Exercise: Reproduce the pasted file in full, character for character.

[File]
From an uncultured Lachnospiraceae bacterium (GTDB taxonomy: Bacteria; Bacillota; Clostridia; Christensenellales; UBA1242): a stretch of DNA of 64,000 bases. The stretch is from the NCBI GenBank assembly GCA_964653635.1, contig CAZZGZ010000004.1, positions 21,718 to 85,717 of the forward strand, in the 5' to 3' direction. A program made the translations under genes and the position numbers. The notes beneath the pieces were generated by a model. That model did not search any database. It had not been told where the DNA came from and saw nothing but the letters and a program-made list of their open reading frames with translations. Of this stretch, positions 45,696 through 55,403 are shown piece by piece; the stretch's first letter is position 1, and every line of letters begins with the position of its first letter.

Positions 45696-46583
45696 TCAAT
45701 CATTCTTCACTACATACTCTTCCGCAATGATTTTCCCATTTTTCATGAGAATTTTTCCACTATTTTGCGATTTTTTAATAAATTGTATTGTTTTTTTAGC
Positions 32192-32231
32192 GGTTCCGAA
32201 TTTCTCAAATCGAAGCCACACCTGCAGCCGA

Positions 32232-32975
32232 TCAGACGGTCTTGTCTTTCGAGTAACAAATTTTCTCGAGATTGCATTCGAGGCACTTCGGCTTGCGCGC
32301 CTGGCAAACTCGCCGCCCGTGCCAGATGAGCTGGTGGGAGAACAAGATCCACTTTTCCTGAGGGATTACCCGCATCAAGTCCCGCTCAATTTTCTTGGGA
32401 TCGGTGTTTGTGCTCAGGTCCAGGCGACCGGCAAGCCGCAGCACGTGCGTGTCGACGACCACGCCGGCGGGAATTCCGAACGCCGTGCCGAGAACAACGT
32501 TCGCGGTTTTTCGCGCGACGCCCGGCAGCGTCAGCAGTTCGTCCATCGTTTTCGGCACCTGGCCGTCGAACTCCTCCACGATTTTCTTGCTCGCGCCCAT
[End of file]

From an uncultured Lachnospiraceae bacterium (GTDB taxonomy: Bacteria; Bacillota; Clostridia; Christensenellales; UBA1242): a stretch of DNA of 64,000 bases. The stretch is from the NCBI GenBank assembly GCA_964653635.1, contig CAZZGZ010000004.1, positions 21,718 to 85,717 of the forward strand, in the 5' to 3' direction. A program made the translations under genes and the position numbers. The notes beneath the pieces were generated by a model. That model did not search any database. It had not been told where the DNA came from and saw nothing but the letters and a program-made list of their open reading frames with translations. Of this stretch, positions 45,696 through 55,403 are shown piece by piece; the stretch's first letter is position 1, and every line of letters begins with the position of its first letter.

Positions 45696-46583
45696 TCAAT
45701 CATTCTTCACTACATACTCTTCCGCAATGATTTTCCCATTTTTCATGAGAATTTTTCCACTATTTTGCGATTTTTTAATAAATTGTATTGTTTTTTTAGC
Positions 32192-32231
32192 GGTTCCGAA
32201 TTTCTCAAATCGAAGCCACACCTGCAGCCGA

Positions 32232-32975
32232 TCAGACGGTCTTGTCTTTCGAGTAACAAATTTTCTCGAGATTGCATTCGAGGCACTTCGGCTTGCGCGC
32301 CTGGCAAACTCGCCGCCCGTGCCAGATGAGCTGGTGGGAGAACAAGATCCACTTTTCCTGAGGGATTACCCGCATCAAGTCCCGCTCAATTTTCTTGGGA
32401 TCGGTGTTTGTGCTCAGGTCCAGGCGACCGGCAAGCCGCAGCACGTGCGTGTCGACGACCACGCCGGCGGGAATTCCGAACGCCGTGCCGAGAACAACGT
32501 TCGCGGTTTTTCGCGCGACGCCCGGCAGCGTCAGCAGTTCGTCCATCGTTTTCGGCACCTGGCCGTCGAACTCCTCCACGATTTTCTTGCTCGCGCCCAT